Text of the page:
Case of player of Turkish origin challenges German integration model
ISTANBUL - Half a century after the start of Turkish migration to Germany, the high-profile resignation of a football star of Turkish origin from the German national team amid accusations of racism is a devastating statement about the failure of German society to accept migrants as equals, critics said.
Mesut Ozil, 29, a midfielder born in Germany to Turkish parents, withdrew from the German squad on July 22 in response to becoming what he called a “scapegoat” for a poor performance of the team during the FIFA World Cup in Russia. He said racism was behind the way he was treated by the media and football officials in Germany. “I am German when we win but I am an immigrant when we lose,” Ozil wrote on Twitter.
Ozil’s charge goes to the heart of an integration debate in Germany, a country that has received millions of Turkish migrants since the mid-1960s and an influx of 1.6 million people from the Middle East and Africa in recent years.
While some say the country should do more to integrate citizens with foreign roots, right-wing critics say the migrants are culturally unable to adapt to German society and are changing the country in unwanted ways. A right-wing populist party, the Alternative for Germany (AfD), entered parliament for the first time last year and members of the government of Chancellor Angela Merkel have moved to the right.
“Integration has lost,” said Ozan Ceyhun, a Turkish-German former member of the European Parliament for Germany’s Social Democrats and author of a book titled “Man wird nie Deutscher” (“You Never Become German).” Many Turks rooted for Germany during the World Cup because they were proud of what Ozil had achieved, Ceyhun said.
“Ozil was a great role model” for young Turks in Germany, Ceyhun said. “He was proof that you can achieve something and be accepted but now we see it’s not so easy after all.”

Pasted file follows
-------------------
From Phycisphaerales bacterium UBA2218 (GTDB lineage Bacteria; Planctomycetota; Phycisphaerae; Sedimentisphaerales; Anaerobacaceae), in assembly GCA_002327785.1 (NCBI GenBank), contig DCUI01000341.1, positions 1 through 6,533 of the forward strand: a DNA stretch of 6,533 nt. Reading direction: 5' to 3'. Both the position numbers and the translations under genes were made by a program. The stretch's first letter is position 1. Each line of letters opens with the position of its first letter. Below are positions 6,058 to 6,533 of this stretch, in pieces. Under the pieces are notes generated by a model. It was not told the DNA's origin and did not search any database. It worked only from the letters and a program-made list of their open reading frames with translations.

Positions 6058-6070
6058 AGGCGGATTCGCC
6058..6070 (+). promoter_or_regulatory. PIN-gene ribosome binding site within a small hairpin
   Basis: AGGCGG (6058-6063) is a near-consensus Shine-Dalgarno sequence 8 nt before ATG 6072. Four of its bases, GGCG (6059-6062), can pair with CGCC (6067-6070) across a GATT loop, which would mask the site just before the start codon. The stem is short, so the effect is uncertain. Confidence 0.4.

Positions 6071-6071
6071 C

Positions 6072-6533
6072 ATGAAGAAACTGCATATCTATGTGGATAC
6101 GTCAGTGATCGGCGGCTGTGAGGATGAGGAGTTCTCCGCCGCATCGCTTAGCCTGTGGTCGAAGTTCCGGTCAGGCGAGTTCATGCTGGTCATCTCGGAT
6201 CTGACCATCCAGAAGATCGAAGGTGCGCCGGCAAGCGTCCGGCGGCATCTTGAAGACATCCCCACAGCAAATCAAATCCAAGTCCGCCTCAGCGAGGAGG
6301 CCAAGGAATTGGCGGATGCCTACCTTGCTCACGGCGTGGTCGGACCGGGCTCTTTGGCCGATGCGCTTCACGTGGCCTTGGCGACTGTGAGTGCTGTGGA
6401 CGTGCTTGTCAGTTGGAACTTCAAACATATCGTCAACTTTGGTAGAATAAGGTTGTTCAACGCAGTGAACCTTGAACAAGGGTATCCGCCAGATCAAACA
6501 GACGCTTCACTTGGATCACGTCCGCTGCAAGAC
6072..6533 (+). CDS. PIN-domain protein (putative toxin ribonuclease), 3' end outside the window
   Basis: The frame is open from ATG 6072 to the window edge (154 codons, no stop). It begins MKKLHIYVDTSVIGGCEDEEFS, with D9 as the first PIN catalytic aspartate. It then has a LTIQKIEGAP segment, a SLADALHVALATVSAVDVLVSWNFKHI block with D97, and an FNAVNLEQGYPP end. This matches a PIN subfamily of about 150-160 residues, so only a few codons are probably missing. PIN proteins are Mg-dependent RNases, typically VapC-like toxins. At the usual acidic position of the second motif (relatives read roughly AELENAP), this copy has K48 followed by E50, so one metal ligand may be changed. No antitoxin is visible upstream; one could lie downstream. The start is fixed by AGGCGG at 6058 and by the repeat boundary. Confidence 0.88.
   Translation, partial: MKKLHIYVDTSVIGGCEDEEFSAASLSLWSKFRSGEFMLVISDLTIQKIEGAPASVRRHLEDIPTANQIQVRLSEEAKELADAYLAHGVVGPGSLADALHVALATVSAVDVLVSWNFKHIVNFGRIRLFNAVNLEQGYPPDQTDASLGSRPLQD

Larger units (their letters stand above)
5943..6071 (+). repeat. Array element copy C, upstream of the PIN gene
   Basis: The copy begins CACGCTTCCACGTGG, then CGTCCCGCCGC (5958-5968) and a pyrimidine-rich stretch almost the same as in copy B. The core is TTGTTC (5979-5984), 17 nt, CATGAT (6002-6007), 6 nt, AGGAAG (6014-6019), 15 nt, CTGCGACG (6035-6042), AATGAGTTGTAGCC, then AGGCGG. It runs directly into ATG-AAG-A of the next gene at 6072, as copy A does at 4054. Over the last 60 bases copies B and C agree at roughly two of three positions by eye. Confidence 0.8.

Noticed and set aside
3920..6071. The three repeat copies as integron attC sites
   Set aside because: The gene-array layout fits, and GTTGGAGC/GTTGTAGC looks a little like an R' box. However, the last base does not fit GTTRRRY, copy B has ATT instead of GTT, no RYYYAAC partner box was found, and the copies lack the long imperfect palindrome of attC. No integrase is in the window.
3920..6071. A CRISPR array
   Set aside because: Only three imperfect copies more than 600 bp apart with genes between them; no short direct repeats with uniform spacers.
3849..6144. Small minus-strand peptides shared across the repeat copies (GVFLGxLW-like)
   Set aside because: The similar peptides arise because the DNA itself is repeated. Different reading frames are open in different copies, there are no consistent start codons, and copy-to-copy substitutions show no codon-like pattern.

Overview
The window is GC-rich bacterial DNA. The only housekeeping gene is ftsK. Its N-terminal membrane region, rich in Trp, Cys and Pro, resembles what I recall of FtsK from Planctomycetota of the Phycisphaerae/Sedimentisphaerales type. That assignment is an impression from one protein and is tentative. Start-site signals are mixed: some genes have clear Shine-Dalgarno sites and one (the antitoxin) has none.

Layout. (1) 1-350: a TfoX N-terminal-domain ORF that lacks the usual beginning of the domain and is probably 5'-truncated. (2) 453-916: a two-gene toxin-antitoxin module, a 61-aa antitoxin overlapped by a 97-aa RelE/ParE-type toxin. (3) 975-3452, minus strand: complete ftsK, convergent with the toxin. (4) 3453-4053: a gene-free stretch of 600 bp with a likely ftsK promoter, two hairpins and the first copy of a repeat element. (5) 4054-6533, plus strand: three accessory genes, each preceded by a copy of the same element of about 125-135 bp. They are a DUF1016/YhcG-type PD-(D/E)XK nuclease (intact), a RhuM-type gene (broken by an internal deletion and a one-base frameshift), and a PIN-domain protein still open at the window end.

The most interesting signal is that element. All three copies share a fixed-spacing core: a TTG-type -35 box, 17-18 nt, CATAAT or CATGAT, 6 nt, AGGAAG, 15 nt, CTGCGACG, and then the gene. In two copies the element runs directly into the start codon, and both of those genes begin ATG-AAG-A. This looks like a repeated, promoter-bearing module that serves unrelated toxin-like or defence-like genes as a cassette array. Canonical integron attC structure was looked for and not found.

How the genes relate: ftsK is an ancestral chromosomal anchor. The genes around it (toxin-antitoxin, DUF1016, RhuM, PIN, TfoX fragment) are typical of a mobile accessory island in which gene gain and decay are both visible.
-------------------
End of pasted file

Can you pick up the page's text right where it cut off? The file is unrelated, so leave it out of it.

Ceyhun said integration efforts received a huge setback with Ozil’s withdrawal. “We have lost the role model,” he said.
Ozil faced a barrage of criticism in Germany for having his photograph taken with Turkish President Recep Tayyip Erdogan in May. He and Ilkay Gundogan, a teammate also of Turkish descent who posed with Erdogan as well, were jeered by German fans in warm-up games before the World Cup. Germany, the World Cup champion in 2014, failed to advance out of the group stage, its earliest exit from the tournament in 80 years. Ozil was one of the scapegoats for the team’s unsuccessful title defence.
After speaking with Ozil, Erdogan said on July 24 the player had given much to the German team but had become a victim of a “racist attitude due to his religion, which is not acceptable.”
In his statement declaring his resignation, Ozil said he did not feel accepted in German society despite paying taxes there, making donations to German schools and being part of the team that won the World Cup four years ago.
“It is with a heavy heart and after much consideration that, because of recent events, I will no longer be playing for Germany at international level while I have this feeling of racism and disrespect,” he said.
Merkel insisted that her government would work for the successful integration of migrants. In a statement, Merkel said Ozil was a “great” player. “Germany is a country that is open to the world and the integration of people with a migration background is a key task of the federal government,” she said.
Others criticised Ozil. AfD leader Alice Weidel, said events showed that “wishful thinking about integration does not even work with football millionaires.”
Thomas Bareiss, a senior member of Merkel’s Union of Christian Democrats, said Ozil’s accusations of racism were “out of place.” The tabloid Bild said: “Ozil is revelling in the victim role that has nothing to do with reality.” Uli Hoeness, president of German football champion Bayern Munich, said Ozil did not deserve a place in the national team because his performance had been weak for years.
The heated exchanges reveal the wide gulf that Turks in Germany say divides them from the rest of the country. As the debate raged, members of the Turkish community in Germany once again said “they are strangers in their own country,” journalist Hasan Gokkaya wrote in the weekly Die Zeit.
Mustafa Yeneroglu, a Turkish lawmaker who grew up in Germany, said the feelings of estrangement expressed by Ozil were shared by millions of Turks in Germany. Ozil “spoke for his and my generation,” Yeneroglu said in written remarks in response to questions. He said Ozil had been treated like a “German citizen on probation despite 92 caps for the national team.”
Yeneroglu, a member of Erdogan’s Justice and Development Party, accused Ozil’s critics of trying to force migrants to accept a “one-sided image” of the Turkish president, a politician rejected by many in Germany as an autocrat. Turkish-German citizens unwilling to accept that image “are being shown the door,” Yeneroglu wrote. “Ozil has given them a voice. That is why he has become a legend” with his resignation statement.